It's the only adaptive learning software that I feel really lives up to the description adaptive. I choose which topics I want my course to cover, and then ALEKS has students take an initial assessment to see what they already know and walks them through understanding the topics they don't know. Periodically, it re-assesses them to make sure that they remember what they have learned and to check for extra, unexpected learning. As the students practice each topic, they have to answer a series of closely related questions, and these questions are more different than merely the same problem with different numbers. For the most part, additional homework assignments and quizzes are superfluous. ALEKS also has a variety of reports for me to see which students have been working on what.
I don't like that the due dates for modules can only be set for 11:59pm. The due dates on quizzes, homeworks, etc can be set to be due at any time, but I can't can only specify a day for the learning modules. The reports are hard to navigate at first because there are so many, and they're not always intuitively labeled.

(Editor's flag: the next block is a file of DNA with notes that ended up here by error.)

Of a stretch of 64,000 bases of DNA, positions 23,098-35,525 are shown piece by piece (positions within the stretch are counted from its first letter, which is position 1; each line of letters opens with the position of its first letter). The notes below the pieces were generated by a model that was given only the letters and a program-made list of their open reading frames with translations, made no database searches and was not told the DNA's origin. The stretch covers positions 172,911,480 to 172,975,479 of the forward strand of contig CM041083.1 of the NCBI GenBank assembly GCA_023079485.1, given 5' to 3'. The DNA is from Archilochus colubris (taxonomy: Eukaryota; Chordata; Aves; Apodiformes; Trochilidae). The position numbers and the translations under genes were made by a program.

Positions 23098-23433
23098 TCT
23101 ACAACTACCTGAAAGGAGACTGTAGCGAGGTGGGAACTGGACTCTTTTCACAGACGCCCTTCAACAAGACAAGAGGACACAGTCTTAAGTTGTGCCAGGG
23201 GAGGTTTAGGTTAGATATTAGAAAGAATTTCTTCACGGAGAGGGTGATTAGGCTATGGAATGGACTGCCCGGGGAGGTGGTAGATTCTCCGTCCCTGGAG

The thing I like the least is that there is no way for me to program in additional questions directly. There is a way to add external grades to the gradebook, but I can't add any questions directly.
Ask the McGraw-Hill folks to set up a training for your instructors well before you bring students in. It does take some time to learn how it all works.
ALEKS helps my university keep our curriculum more uniform at all of our campuses, which is something our administration prizes. When students miss class, ALEKS helps keep them from falling too far behind, and ALEKS makes sure they work hard to earn the grades they do.